In a quiet meeting room one level above the NAMM show floor in Anaheim, Calif., Gibson CEO Henry Juszkiewicz opened a guitar case revealing the future of Gibson instruments: a digital guitar. Eleven years in the making, Gibson’s digital guitar will make its official debut in February and come equipped with a 1/4-inch plug and an Ethernet port.
Carrying the familiar Les Paul name and style, Juszkiewicz said that first and foremost he wanted to make this a great guitar. The second objective was to give guitar players the best digital experience they could want without making it difficult for them.
“Our thought process is that guitar players have a love affair with their guitar,” Juszkiewicz told MacCentral. “To date, technologies have missed the mark — a great technology enhances your life and our design philosophy was to make it invisible to the player.”
In fact, the digital Les Paul is both a traditional guitar with a “classic” 1/4-inch plug and a digital guitar with an Ethernet port. Looking at the guitar from the front, you would never guess that Gibson had been able to fit some 1,100 extra components behind the jack plate. In the short time I was able to play the guitar, it definitely had the look and feel of a classic Gibson Les Paul.
The Hex Pickup in the digital guitar captures a separate signal for each individual string and sends it to the onboard digital converter which uses Gibson’s MaGIC digital transport technology to send the signal out of the guitar via the Cat-5 Ethernet Cable. The cable is capable of carrying the signal 100 meters with no latency issues or loss of quality, according to Juszkiewicz. The cable is plugged into a Breakout Box — included with the guitar — which then converts the digital information back to analog and outputs it in Sum, Stereo or Hex configuration.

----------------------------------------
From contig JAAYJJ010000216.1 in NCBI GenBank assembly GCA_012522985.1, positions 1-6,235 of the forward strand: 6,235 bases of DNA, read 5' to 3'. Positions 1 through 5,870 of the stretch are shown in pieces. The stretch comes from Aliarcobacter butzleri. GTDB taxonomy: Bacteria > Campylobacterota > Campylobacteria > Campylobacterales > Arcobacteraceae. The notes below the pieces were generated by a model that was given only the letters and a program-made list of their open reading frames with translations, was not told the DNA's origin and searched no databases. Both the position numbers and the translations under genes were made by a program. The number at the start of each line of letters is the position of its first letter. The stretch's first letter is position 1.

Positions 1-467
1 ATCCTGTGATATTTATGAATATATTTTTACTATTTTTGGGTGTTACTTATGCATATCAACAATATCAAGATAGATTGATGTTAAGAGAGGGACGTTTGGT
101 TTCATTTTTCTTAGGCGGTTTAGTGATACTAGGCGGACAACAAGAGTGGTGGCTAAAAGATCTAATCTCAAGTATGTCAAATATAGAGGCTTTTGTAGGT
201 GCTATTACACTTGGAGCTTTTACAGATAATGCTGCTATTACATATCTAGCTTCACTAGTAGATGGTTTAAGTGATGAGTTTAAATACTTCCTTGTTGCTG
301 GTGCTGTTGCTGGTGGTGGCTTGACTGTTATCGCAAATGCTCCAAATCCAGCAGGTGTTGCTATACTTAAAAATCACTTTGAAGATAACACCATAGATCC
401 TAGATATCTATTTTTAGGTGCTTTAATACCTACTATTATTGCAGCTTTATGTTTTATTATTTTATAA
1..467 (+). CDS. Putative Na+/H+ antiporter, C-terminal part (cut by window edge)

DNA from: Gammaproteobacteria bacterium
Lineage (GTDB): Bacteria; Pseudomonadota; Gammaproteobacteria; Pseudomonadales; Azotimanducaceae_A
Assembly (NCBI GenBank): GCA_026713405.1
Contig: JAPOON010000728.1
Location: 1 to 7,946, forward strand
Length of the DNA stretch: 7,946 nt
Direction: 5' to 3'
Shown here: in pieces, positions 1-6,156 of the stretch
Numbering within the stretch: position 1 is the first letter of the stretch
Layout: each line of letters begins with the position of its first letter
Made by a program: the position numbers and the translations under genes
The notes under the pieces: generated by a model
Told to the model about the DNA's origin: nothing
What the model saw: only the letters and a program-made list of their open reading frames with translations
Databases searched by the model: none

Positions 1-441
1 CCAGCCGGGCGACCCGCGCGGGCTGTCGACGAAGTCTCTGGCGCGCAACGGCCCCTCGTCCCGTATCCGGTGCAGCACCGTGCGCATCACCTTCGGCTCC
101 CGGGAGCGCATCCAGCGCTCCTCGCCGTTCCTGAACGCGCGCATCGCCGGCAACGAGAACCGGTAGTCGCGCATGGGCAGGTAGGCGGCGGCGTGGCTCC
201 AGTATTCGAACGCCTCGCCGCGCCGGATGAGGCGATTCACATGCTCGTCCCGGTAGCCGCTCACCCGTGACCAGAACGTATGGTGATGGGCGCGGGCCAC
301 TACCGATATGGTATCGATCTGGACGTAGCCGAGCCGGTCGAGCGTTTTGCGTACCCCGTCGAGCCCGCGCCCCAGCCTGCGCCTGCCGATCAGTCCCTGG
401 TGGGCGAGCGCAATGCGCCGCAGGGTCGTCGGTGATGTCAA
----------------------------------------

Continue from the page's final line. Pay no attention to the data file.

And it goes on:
“This is just the tip of the iceberg,” said Juszkiewicz. “What this technology allows is just enormous — very powerful things are going to happen. This is not just a guitar, it’s a platform.
Juszkiewicz said that the technology has been so seamlessly integrated into the guitar that a player could actually remove all of the digital components, including the Hex Pickup and the guitar would still function perfectly in “classic mode.”
“We are a servant to our customer,” said Juszkiewicz. “This is something our customers will want and need in the future.”
Planning for future technology updates, Juszkiewicz said the entire board that controls the digital part of the guitar can be replaced, effectively updating to the newest technology from Gibson.
Those players that want an Epiphone or acoustic digital guitar will have to wait a bit longer, but not too much. Juszkiewicz said that Gibson plans to launch those models by the end of 2005.
The digital battle in the music industry rages on as some guitarists simple refuse to use more than a pedal board and amp, while others openly welcome technology in their instrument. Juszkiewicz admits that, for now, the digital guitar will not be for everyone.
“It will definitely be for the bleeding edge player,” said Juszkiewicz.
However, even if the Les Paul Digital guitar initially attracts only the bleeding edges players, there is no turning back for Gibson.
“It is indeed the future of Gibson and the industry,” said Juszkiewicz. “We are going to do it because it’s the right thing to do.”